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What’s behind the sudden drop in U.S. gas prices?

October 18, 2014 at 6:47 PM EDT
According to AAA, the average price of a gallon of regular gas in the U.S. dropped from $3.52 in late July to $3.12 today. Isaac Arnsdorf, an energy and commodities reporter with Bloomberg News, joins Hari Sreenivasan to explain the factors contributing to the drop.

HARI SREENIVASAN: As you no doubt know, gas prices have fallen sharply in recent weeks.  According to AAA, the average price of a gallon of regular was $3.52 in late July.  Now, less three months later, it’s $3.12.

For more, we are joined now by Isaac Arnsdorf.  He is an (INAUDIBLE) with Bloomberg News.

So we’ve seen it decline a lot and sometimes there’s a lag between the price of oil and the price of gas.

So are we likely to see the price of gas go lower?

ISAAC ARNSDORF: It could continue to tick down a little bit.  We are seeing oil prices start to stabilize, significantly lower than they were this summer, but it depends sort of where oil goes from now.  If oil continues to its freefall, really, or finds a floor around $80 a barrel.

HARI SREENIVASAN: And is it likely to last?

I mean, there are so many different factors that are pushing it down.

ISAAC ARNSDORF: Absolutely.  We’ve got very soft demand globally and expanding supply from the U.S. and really all eyes are on OPEC now to see if they cut back supply or continue to add supply and let prices continue to fall.

HARI SREENIVASAN: OK.  And there were comments made by the IMF in Saudi Arabia earlier this week about what’s good and what’s bad for Saudi Arabia and what’s that price point.

What’s that all about?

ISAAC ARNSDORF: Well, the IMF estimates that Saudi Arabia needs about $83 a barrel to break even on its budget.  But Saudi Arabia has a lot of currency reserves and very good credit.  They’ve run deficits before and they could withstand it for some time.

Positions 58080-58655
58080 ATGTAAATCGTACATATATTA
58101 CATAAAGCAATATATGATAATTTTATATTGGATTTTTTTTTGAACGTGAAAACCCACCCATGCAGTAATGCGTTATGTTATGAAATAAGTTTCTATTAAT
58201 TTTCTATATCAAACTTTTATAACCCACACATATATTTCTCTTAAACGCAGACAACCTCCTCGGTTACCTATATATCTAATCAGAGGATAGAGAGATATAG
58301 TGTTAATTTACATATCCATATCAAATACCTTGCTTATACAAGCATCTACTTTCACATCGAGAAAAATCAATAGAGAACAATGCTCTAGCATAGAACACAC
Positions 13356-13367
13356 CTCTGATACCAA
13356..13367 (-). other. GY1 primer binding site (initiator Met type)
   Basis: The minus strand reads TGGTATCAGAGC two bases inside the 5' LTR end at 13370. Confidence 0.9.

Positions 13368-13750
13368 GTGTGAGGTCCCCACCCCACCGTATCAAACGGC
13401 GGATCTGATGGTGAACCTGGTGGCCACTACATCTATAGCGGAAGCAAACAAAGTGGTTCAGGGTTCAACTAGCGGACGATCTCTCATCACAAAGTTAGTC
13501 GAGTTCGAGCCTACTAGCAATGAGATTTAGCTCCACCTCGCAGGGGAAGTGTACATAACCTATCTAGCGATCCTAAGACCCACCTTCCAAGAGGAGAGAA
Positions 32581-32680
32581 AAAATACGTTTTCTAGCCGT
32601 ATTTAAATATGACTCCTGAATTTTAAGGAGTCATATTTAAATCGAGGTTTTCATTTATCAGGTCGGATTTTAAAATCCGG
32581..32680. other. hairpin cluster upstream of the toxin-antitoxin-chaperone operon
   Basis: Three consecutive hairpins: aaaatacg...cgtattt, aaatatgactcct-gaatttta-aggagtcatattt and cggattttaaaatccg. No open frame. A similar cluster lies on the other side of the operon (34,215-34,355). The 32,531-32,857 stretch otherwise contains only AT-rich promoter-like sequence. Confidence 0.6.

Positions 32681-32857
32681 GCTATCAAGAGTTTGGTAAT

So lower prices, while it would reduce Saudi Arabia’s income, it would actually probably hurt some of their big rivals more, like Iran or Russia.  So, you know, there’s — analysts are sort of split.

Is OPEC just not hanging together?  Or there’s a camp that thinks maybe Saudi Arabia is all right with the prices being lower.

HARI SREENIVASAN: And so what’s the upside here?

When prices fall at the pump, consumers in the United States actually feel better about it because they’re paying less at the gas station, but what are kind of the economic ripple effects when there are low gas prices?

ISAAC ARNSDORF: Absolutely.  This is about the equivalent of a $500 or $600 tax cut for every household and that’s money that will probably basically be spent right away because so many Americans live paycheck to paycheck and spend everything in their pocket so anything that they save on fuel, that’s money that will go right into the economy and into consumer spending.

And that will happen pretty quickly and the economic effect of that could be about 0.4 percent of GDP growth.

HARI SREENIVASAN: Wow.  How does that ripple into, for example, the holiday shopping season?

Or is that more money in the pocket that can have — that we can start spending on toys and gifts, et cetera, et cetera?

ISAAC ARNSDORF: Yes.  The other interesting thing about gas prices, as it’s often been noted, is it’s really peculiar the way we buy it.  We sit there and we watch the dollars roll by.  So even more than the actual effect on income is this psychological effect on consumer confidence because we really notice when those prices move around as we watch them go by.

HARI SREENIVASAN: OK.  So to recap, the big reasons are that China is perhaps demanding less oil?


HARI SREENIVASAN: And at the same time that the U.S. is creating more natural gas and oil reserves?  Or…?

ISAAC ARNSDORF: Yes, so the U.S. is producing a lot more oil domestically, importing a lot less, which makes a lot more oil available on the world market to go to Asia.  But China is not importing — or the growth is slowing down there.

Also, in developing countries, cars are getting more efficient and people are driving less.  So demand globally is growing at the slowest pace since 2009 and 2009 was, obviously, a very weak year.  And at the same time there is all this supply coming on from the U.S. and elsewhere.  So that’s why we’ve seen prices take such a nosedive.

HARI SREENIVASAN: OK.  Isaac Arnsdorf from Bloomberg news, thanks so much.